For Friedrich Nietzsche, the basic human motivation was a will to power.  For others, from Freud and Skinner to Tony Robbins, it is a will to pleasure that drives us.

Another man, Victor Frankl, had a different theory, one that was tested in the cold fires of the Nazi concentration camps.  Frankl was a psychotherapist before his incarceration there, and was in the unique position of beign able to live his theories out and observe it in the lives of others in this horrific context.  His classic book, Man’s Search For Meaning, remains one of the greatest works of true ‘self-help’ literature ever penned.  For a good selection of quotes from this book go here.  For an introductory overview try here.

Frankl is only one of the thinkers that I’ll cover in my workshop on Saturday 04/04/2009 at QUB, Belfast called The Main Thing: How to Find Meaning in Your Life.

I’ve given away my own viewpoint in the title – for me our quest for meaning is indeed the main thing.  The main thing that moves us and that gives us rest, that we search for in every tangle with  pleasure or power, that offers us our greatest source of hope, strength, and very identity.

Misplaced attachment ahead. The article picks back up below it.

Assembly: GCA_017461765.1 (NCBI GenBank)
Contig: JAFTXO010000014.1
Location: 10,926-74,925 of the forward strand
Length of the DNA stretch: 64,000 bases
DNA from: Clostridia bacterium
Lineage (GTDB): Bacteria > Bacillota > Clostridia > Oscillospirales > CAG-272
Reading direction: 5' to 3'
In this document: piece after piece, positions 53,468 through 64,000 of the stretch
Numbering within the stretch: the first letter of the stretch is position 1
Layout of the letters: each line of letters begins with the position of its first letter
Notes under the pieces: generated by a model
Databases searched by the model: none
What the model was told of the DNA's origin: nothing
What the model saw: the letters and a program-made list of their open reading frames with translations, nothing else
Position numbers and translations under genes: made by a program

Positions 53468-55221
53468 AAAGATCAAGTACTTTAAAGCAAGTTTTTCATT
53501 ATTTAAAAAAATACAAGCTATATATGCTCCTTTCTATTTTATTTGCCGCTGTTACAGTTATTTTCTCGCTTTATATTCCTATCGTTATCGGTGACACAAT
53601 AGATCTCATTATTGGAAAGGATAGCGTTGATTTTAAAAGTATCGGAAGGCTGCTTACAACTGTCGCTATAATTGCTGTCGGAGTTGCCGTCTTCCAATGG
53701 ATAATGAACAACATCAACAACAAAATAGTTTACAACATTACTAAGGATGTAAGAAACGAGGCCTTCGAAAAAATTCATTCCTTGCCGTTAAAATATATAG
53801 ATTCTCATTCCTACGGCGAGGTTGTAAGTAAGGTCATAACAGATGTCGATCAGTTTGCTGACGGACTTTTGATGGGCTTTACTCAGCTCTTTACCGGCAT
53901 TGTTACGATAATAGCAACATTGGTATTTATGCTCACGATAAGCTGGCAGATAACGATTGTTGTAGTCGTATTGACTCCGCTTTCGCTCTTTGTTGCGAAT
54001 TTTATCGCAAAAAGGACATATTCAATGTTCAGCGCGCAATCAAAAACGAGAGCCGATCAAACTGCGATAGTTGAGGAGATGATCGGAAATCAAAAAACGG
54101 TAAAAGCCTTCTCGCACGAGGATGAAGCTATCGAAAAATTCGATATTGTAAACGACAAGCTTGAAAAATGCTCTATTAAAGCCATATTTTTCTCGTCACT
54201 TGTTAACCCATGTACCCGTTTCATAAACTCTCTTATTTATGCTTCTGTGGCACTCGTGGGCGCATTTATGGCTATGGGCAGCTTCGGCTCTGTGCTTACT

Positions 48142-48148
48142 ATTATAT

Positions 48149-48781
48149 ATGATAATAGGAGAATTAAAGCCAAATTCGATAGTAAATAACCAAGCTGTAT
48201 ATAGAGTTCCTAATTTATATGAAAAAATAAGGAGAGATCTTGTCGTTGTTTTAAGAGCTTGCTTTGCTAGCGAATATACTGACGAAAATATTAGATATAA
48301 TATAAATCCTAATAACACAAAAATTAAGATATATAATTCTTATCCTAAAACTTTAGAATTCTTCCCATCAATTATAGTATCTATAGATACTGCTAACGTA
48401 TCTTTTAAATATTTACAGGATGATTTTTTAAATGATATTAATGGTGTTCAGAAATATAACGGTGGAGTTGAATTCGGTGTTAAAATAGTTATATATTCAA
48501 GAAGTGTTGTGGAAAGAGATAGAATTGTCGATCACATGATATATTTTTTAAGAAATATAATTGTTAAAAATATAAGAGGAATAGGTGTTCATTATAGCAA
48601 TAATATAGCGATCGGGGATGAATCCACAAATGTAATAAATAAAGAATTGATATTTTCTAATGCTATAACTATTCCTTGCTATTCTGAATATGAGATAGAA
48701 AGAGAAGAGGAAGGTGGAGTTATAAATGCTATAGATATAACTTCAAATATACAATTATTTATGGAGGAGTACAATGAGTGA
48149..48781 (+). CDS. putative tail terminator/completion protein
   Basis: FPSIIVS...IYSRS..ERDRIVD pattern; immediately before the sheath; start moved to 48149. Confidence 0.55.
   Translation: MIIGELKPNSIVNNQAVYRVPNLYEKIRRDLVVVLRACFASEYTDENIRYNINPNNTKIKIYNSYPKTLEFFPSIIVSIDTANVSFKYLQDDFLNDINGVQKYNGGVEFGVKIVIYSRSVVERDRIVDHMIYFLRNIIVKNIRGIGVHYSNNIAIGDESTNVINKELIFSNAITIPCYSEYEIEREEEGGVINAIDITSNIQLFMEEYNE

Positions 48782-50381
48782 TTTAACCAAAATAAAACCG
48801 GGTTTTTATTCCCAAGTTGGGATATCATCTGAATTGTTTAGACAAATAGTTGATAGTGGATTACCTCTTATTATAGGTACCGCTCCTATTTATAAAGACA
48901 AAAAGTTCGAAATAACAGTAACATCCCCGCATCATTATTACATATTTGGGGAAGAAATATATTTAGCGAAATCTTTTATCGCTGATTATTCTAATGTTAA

Here’s what the course involves.

“Do you sometimes feel your life lacks sense or significance? Join the club! Our search for meaning is the most basic human drive…and the most misunderstood. A lack of personal meaning leaves you without purpose – powerless, passive, and pessimistic. Learn how to give meaning to your own life by employing a range of practical techniques, from powerful questions to personals stories.”

There are many aspects to the meaning of life – philosophical, religious, scientific, even comic (as astute readers of the title of this blog will appreciate).  We’ll have a look at what these worldviews have to offer us, not so much in terms of their truthfulness but in terms of potential usefulness. But I want to bring the ‘big issues’ down – or is that ‘up’? – to the level of everyday experience, so if you’re not a philosopher, don’t panic!  The answer to the mystery of life, the universe and everything might be more obvious than you think!

To book a place, phone the School of Education (Open Learning) on 028 9097 3539/3323 or email

Photo by Pierre Van Crombrugghe on Unsplash